By Dinah Zeiger
A bill safeguarding Colorado whistleblowers cleared the House Local Government Committee on Wednesday with amendments and moments of emotionally powerful testimony.
HB 16-1078, sponsored by Rep. Daniel Kagan, D-Cherry Hills Village, extends to municipalities, counties and school districts existing provisions prohibiting retaliation against state employees for reporting abuses.
The bill, approved 8-3, now moves to the House Appropriations Committee.
A committee amendment changed the procedure for assigning the venue through which complaints will be handled. As amended, a plaintiff may choose to file in administrative law court or in district court. If a complaint is filed in the former, the defendant may accept that route or choose district court. “Both have to want to be in administrative court to be there,” Kagan said. “But if only one wants to be in district court, then it will be there,” even if the cost is higher, he said.
Another amendment requires an employee to follow an internal chain-of-command through appropriate supervisors or superiors before whistleblower protections apply.
A third amendment requires a whistleblower to show “gross mismanagement,” as is the standard in federal law, to reduce the possibility of frivolous suits based on a vague claim of mismanagement.
The strongest opposition came from municipal and county organizations.
Kevin Bommer, deputy director of the Colorado Municipal League, argued the bill was both unnecessary and unfair. “Bottom line: public employees already have a First Amendment right to speak on matters of public concern,” he said. Moreover, the bill as proposed failed to balance government interests.
“There’s nothing in it about how specific allegations must be that stops an unhappy employee” from filing frivolous claims, Bommer said. “My concern is we could waste substantial tax dollars dealing with claims of fraud” that are without substance, he added.
Sharyn Dreyer, legal counsel for the Colorado Education Association, rebutted Bommer’s assertion that federal law would trump any state whistleblower law. “A state may go beyond federal law or constitutional requirement,” she said. “There’s no legal problem here.”
In addition, Dreyer pointed out, the legal mechanisms in the proposed bill would be more affordable and less time consuming than pursuing a case through federal courts, not to mention saving taxpayer dollars.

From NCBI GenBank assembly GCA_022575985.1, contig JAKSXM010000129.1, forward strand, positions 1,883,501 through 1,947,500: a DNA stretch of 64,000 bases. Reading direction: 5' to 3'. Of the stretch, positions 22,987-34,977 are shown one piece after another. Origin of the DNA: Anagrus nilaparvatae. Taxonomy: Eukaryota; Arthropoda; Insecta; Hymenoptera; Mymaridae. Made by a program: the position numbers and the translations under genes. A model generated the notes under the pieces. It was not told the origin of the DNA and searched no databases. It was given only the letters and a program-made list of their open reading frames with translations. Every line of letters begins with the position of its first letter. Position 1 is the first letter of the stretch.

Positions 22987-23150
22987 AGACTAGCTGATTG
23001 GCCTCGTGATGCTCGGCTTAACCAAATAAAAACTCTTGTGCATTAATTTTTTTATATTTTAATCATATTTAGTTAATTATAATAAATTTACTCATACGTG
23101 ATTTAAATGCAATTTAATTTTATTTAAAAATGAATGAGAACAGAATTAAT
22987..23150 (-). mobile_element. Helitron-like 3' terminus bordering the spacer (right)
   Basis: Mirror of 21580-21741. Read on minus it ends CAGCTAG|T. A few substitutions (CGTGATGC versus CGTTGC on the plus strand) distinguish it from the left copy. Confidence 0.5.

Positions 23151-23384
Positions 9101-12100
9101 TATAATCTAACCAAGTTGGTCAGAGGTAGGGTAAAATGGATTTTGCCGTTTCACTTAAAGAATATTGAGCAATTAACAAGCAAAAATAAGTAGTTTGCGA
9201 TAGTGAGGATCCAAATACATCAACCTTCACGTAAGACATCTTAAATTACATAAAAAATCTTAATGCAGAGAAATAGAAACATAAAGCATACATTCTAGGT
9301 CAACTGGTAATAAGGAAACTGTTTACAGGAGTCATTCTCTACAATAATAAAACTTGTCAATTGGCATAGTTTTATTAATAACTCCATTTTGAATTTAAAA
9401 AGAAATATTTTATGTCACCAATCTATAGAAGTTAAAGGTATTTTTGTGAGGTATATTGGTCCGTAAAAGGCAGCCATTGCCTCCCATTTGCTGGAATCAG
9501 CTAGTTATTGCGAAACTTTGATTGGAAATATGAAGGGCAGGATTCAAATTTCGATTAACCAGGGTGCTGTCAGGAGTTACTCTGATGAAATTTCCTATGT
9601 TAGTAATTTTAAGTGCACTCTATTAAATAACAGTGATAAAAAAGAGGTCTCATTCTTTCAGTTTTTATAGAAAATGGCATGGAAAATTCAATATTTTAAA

Testimony from two former school district employees added a human dimension to the issue.
Carol Gianfrancisco, while working for Denver Public Schools, reported a case of fraud to the state board of education, which ultimately forced a $3.5 million settlement from DPS. In the meantime, Gianfrancisco said, she was shuffled into a dead-end position. “Although a terrible wrong was righted, the process for me was difficult and emotionally draining. It cost me many days of anxiety about my financial situation and the future of my career. It also cost me days of questioning why the system was slanted against those of us who choose to do the right thing.”
Gina Holub, former internal auditor for the Adams 12 Five-Star School District, said she was fired for questioning the district’s accounting and providing inaccurate information to its board. “I couldn’t have imagined what would happen from there,” but the district sent out 42,000 emails to students and parents labeling her “a disgruntled employee” who had shared confidential information. It took her a year to find a job.
“As an auditor, I really felt like I was doing something good, and I really wanted to do something good because it’s taxpayer money. I took my job seriously. It shouldn’t be that you’re not protected,” Holub said. “When it affects your entire life, and it affects your kids…and having to justify yourself and your professionalism…that can ruin you.”
Dinah Zeiger is a former Denver Post reporter and a retired University of Idaho media law professor.
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